close
1 mins to read

Hide lambasts attorney-general for secret iwi foreshore deals

Act party leader Rodney Hide has slammed Attorney-General Chris Finlayson's push to establish law which would allow secret deals with iwi to hand over the control of New Zealand's coastline.Mr Hide said New Zealanders' worst fears about the government's p

Liam Baldwin
Wed, 10 Nov 2010

Act party leader Rodney Hide has slammed Attorney-General Chris Finlayson’s push to establish law which would allow secret deals with iwi to hand over the control of New Zealand’s coastline.

Mr Hide said New Zealanders' worst fears about the government’s planned replacement of the Foreshore and Seabed Act with the Marine and Coastal Area (Takutai Moana) Bill were confirmed by Mr Finlayson.

“[Yesterday] in the House, the attorney-general agreed that, under the proposed legislation, our valuable foreshore and seabed can be handed across to iwi in secret, in the Attorney-General’s office, with no public or Parliamentary scrutiny,” he said.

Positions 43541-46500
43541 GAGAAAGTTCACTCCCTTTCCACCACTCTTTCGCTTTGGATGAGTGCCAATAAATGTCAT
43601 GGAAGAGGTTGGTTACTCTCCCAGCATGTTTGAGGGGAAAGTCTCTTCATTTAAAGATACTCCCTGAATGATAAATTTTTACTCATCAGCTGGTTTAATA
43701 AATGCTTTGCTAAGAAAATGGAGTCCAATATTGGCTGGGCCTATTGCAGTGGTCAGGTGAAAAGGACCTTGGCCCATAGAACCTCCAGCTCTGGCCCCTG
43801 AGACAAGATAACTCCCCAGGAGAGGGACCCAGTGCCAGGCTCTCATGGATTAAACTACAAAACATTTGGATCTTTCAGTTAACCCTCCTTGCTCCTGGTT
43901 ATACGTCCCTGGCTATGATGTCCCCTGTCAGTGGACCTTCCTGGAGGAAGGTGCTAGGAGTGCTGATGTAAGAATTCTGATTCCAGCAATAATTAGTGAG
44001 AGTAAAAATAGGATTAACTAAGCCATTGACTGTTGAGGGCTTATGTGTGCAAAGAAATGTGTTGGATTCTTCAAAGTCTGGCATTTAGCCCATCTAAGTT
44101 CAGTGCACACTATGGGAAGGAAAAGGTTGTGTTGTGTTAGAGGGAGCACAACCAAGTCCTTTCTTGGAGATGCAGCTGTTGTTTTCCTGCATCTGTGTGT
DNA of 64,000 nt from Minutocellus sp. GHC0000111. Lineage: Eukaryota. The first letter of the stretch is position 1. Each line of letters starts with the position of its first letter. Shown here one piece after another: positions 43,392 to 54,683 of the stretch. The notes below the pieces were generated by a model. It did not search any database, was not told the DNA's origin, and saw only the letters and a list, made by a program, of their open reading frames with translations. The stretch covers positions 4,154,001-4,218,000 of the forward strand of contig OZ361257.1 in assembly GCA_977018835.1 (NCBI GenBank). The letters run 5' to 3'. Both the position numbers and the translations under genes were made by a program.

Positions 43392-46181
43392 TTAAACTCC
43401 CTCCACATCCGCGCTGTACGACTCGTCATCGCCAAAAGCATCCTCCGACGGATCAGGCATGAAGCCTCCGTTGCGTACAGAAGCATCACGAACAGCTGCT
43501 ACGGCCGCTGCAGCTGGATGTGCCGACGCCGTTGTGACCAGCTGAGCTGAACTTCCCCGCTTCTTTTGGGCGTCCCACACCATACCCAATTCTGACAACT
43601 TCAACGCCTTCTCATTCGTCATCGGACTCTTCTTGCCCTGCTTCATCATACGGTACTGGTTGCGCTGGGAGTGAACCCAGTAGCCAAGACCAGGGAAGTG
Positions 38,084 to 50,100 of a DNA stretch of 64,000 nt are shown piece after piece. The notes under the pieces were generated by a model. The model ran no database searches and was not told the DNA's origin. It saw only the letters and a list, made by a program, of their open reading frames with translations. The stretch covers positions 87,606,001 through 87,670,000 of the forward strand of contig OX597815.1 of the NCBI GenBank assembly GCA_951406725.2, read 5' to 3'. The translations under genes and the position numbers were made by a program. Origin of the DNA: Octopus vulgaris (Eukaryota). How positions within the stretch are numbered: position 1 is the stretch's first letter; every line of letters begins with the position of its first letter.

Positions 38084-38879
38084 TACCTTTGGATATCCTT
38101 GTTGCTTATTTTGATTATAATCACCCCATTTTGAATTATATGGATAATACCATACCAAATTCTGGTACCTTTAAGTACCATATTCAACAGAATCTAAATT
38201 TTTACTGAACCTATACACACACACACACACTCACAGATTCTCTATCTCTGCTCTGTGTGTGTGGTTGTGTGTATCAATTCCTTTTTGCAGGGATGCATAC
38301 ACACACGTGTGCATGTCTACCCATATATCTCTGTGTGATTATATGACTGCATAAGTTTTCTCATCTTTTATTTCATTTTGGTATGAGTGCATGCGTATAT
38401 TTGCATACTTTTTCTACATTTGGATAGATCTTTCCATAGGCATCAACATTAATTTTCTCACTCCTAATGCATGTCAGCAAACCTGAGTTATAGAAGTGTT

“The attorney-general also confirmed that the entire coastline could be applied for, except coastline which is already in private ownership.”

Mr Hide said there was no precedent in any other Westminster jurisdiction of a minister being able to transfer title to private interest groups in secret.

“The reason for this is obvious - to avoid corruption and political patronage.

Mr Hide said it was unacceptable that a single minister couldn’t hand across beaches and heritage to iwi with absolutely no transparency or accountability.

In last week’s National Business Review, former Act MP Muriel Newman, representing the interests of lobby group the Coastal Coalition, said the bill was taking New Zealand down the path of tribalism.

“In a modern world, this is a backward step,” she said.

New Zealand Chambers of Commerce, represented by Auckland Chamber of Commerce head Michael Barnett said the bill created uncertainty, undermined the Resource Management Act and was worried about the ability for secret deals with iwi to be concluded.

“A more pragmatic outcome should be that the bill be withdrawn and replaced by an approach based on making a fresh start guided by overarching principles which the overwhelming majority of New Zealanders would agree with,” he said. 

Liam Baldwin
Wed, 10 Nov 2010
© All content copyright NBR. Do not reproduce in any form without permission, even if you have a paid subscription.
Hide lambasts attorney-general for secret iwi foreshore deals
10180